The immediate challenge that confronts Mr. Sirisena is in consolidating power for his newly formed coalition. The NDF is an eclectic coalition of political and ideological forces of a somewhat inchoate nature. They have a common programme prepared for the election a few weeks ago, because they all wanted to end the rule and the style of politics introduced by Mr. Rajapaksa. The return of Ranil Wickramasinghe, the leader of the United National Party, as the Prime Minister, and as Mr. Sirisena’s chief lieutenant, would be a major stabilising factor. Mr. Wickramasinghe is known for his vast experience in government as well as for political shrewdness. His pro-western political profile would help the new President to chart a new version of non-alignment in Sri Lanka’s foreign policy — not hostile to the West, not so dependent on China, and quite at ease with India.
Fulfilling his promise of political reform within the deadline of a 100 days would certainly be a huge challenge for the President and his coalition government. The 100-day reform deadline is easier promised at elections than really met, as Indian Prime Minister Narendra Modi would easily agree. The key reform promise with a time limit of a 100 days is the constitutional amendment that would reform the executive presidential system and abolish the 18th Amendment. Both these reform measures require the support of two-thirds of Members of Parliament: a minimum of 150 of them.
The option Mr. Sirisena has is to appeal to the goodwill of the UPFA’s Members of Parliament. That will also require the support and cooperation of the Rajapaksa brothers who lead the UPFA. This scenario ideally calls for some form of government-opposition political accommodation for national unity. It also effectively rules out the efficacy of any confrontational response to the UPFA by Mr. Sirisena and his NDF strategists. If that happens, that will also help create a style of governance which is not overtly hostile to the Opposition, and therefore be moderate in its style and spirit of governance.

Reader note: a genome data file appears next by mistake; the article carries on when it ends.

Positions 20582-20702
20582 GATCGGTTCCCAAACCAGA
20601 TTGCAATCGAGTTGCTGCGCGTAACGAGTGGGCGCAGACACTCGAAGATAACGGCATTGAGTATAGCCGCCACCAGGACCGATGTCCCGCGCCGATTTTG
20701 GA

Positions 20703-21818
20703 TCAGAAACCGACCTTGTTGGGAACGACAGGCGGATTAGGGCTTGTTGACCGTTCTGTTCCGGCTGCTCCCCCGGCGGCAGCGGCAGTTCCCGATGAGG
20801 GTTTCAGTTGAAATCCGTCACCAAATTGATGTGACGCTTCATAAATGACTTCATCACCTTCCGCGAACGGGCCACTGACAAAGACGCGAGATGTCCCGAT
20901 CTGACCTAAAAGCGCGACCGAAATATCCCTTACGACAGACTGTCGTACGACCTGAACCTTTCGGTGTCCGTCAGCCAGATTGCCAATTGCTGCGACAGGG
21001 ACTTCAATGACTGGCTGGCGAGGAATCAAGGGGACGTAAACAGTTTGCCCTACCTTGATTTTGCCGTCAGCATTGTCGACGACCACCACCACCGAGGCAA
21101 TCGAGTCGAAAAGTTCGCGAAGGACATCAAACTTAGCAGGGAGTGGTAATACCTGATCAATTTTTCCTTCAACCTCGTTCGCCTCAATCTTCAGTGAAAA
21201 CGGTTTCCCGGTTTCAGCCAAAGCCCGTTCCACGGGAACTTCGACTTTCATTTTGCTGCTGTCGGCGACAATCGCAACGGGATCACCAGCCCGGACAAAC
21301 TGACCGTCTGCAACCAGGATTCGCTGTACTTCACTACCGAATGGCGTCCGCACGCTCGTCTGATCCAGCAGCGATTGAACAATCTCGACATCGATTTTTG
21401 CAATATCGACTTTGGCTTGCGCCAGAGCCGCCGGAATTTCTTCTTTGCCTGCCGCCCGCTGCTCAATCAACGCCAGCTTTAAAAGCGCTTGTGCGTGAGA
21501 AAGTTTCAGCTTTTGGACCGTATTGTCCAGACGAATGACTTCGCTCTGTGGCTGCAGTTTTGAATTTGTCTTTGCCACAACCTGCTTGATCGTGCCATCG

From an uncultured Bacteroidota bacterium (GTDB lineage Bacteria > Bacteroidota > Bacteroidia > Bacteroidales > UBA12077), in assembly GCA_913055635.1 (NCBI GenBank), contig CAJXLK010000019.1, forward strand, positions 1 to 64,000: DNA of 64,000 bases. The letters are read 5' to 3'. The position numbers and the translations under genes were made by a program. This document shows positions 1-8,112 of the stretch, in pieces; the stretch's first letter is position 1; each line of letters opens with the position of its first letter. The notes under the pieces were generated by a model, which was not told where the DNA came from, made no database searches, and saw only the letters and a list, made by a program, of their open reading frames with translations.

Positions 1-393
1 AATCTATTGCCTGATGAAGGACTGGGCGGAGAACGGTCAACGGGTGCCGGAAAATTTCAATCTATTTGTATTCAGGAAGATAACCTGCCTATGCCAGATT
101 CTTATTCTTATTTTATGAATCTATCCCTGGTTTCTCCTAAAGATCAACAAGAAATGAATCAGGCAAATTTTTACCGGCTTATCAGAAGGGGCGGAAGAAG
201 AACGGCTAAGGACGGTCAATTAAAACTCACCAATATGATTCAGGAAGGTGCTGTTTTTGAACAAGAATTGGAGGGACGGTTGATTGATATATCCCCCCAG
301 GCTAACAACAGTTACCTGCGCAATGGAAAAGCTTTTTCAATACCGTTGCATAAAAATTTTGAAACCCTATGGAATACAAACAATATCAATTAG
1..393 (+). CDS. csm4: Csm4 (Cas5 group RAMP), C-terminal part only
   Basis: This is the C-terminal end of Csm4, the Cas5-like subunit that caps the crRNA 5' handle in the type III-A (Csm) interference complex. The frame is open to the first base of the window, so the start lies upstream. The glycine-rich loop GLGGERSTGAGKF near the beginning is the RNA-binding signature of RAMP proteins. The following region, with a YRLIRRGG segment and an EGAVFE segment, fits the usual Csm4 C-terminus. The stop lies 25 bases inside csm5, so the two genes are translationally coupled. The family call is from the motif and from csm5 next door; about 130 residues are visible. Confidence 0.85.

During the election campaign, there were fears expressed by some that an NDF government under Mr. Sirisena would roll back the development agenda of Mr. Rajapaksa. That fear was also a major campaign theme of Mr. Rajapaksa. All indications are that the new NDF regime will continue to carry out the present development agenda with some modifications. Excessive reliance on China for economic assistance and loans for development, which has political consequences too, is most likely to be reviewed. Close economic cooperation with the West is a policy with which Ranil Wickramasinghe is identified. He is also known for his economic pragmatism. When he was the Prime Minister, in 2002-2003 he devised a policy of closer economic integration between Sri Lanka and the southern States of India.
As it happens at crucial moments of political change, new leaders and new governments emerge with a great deal of promise for change. The greater the promise, the greater can also be the disappointment, once the euphoria of the newness declines and the promises meet the political realities. One such challenging prospect which the new President is likely to face is in balancing the interests of the Sinhalese majority community and the ethnic minorities in the next parliamentary election. Tamils and Muslims voted for him on January 8 practically en masse on the promise of a return to democracy. At the next parliamentary election, which has to be held before 2016, the dynamics of the political sentiments of Tamil and Muslim minorities might not be confined to macro democratic reforms. Devolution and reconciliation will some day return to the political agenda. Managing that challenge in a manner different from how Mr. Rajapaksa did through the strategy of cooptation, intimidation and development largesse would require a great deal of political skills as well as the capacity for democratic accommodation of diverse political agendas.
Courtesy: The Hindu